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Prepping for the Testing: Practicing Skills in the Social Studies Classroom

Whether we like it or not, testing season is approaching all of our schools and will eventually take over our classrooms once again.  While we can discuss the harm of over-testing until we are blue in the face, our students are now convinced that these tests are a true measurement of their academic success, and we are now compelled to assure they will do well.

Tips for practicing skills in the Social Studies classroom to help with standardized test prep.
In the Social Studies classroom, testing is often an added frustration since many states devalue Social Studies education and our classes are all too often stolen for test prep in other areas.  Still, we need to fit in reviews of the skills our students will need to conquer for greater achievement on the Social Studies portion, and ironically, these skills will help them to prepare for those other content areas, as well.
Tips for practicing skills in the Social Studies classroom to help with standardized test prep.
If you examine testing trends over the last 20 years, you will find there are 4 main skills practiced on most standardized tests.  These skills are staples in the Social Studies area, yet are often overlooked as skills students no longer need to practice or review or as being those supposedly already "taught" in earlier grades.
  • Charts are found in every content area and are designed to provide categorized information on a specific topic or topics.  Students should learn to thoroughly read through the chart, to carefully identify the categories addressed, and to make comparisons and inferences with the information provided.
  • Graphs, like charts, provide details on a particular topic, and often this information is compared or correlated to make a statement or summary of the topic.  Students should practice identifying the topic and the purpose of the graph as well as practicing the critical thinking skills for higher evaluation of the information provided.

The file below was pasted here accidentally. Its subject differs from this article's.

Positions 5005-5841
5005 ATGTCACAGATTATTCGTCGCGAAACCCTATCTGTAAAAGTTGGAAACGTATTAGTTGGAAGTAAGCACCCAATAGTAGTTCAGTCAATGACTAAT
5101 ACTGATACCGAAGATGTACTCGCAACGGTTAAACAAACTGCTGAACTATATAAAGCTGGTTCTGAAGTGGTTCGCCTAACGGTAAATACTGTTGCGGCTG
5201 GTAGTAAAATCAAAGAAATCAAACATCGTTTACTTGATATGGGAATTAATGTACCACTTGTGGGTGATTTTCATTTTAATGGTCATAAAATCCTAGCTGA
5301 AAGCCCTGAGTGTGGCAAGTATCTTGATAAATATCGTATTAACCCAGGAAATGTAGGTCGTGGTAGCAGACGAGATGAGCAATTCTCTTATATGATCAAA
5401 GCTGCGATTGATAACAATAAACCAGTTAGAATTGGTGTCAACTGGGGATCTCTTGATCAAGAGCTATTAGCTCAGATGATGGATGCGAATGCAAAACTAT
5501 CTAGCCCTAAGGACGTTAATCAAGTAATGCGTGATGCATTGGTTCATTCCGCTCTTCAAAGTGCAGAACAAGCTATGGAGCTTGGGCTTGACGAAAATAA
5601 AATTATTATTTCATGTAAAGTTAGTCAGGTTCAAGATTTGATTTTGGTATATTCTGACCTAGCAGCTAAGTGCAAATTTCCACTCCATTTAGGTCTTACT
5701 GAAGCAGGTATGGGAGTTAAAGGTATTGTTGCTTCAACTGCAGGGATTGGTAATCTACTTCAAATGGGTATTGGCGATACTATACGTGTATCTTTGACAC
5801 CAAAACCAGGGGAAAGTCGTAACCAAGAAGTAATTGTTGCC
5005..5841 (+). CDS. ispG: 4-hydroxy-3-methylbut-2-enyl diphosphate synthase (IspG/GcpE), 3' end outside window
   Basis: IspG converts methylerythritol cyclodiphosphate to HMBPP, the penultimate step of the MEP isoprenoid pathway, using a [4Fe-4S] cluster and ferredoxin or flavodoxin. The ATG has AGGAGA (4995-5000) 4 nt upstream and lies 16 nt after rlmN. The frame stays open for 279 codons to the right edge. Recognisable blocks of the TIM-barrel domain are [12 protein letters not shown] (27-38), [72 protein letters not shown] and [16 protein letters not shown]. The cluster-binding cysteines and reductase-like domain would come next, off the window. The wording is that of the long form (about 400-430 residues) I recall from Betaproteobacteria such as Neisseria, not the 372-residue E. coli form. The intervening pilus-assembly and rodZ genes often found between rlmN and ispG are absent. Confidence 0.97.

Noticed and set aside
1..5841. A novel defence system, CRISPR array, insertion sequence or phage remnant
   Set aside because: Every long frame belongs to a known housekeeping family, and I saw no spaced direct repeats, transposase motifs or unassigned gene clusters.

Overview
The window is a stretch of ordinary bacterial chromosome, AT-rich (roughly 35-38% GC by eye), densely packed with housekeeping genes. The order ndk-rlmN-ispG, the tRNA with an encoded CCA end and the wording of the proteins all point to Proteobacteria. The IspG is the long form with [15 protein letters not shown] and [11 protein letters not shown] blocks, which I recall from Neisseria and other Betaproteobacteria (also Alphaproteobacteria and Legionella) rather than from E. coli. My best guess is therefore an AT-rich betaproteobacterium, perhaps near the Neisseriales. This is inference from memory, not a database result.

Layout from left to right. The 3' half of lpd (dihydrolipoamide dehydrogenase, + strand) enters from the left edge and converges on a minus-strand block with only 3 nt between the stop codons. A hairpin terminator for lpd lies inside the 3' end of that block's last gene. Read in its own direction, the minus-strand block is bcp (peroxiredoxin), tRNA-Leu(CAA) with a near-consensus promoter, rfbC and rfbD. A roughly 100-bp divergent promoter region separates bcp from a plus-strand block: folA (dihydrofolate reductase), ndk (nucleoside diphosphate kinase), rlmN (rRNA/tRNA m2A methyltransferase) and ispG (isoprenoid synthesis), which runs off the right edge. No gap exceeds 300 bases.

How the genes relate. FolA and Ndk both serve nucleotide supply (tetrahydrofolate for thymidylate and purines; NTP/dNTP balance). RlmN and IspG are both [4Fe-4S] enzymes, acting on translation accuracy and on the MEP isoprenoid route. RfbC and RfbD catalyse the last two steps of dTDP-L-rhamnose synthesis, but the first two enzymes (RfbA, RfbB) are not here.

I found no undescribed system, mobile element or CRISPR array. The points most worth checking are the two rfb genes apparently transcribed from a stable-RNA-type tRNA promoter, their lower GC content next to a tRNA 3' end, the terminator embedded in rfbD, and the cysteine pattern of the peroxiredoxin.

• Reading Maps is a lost art, yet these skills are still vital in so many ways.  Most importantly, students should know how to identify the topic of the map, they should be able to identify and apply the symbols, and they should be able to make assumptions based on the map content.
  • Text Reading is the most common skill required for testing and in life application.  Reading for information is practiced every day as we navigate directions, read menus, or apply for and perform jobs.  Students should practice identifying the main point, should highlight to emphasize specific points, and should attempt summation and prediction based on the information given in the text.
In addition to practicing the appropriate skills in the correct formats, it is important to teach effective strategies.  Do not practice with multiple choice options.  This only teaches your students to search for specific information.  Instead, teach them to thoroughly read and explore for information.  Practice with activities requiring students evaluate the information they investigate with full written responses.  Only through thorough explanation will they be prepared to tackle the questions and prompts they may see in testing and in practical application.   
Tips for practicing skills in the Social Studies classroom to help with standardized test prep.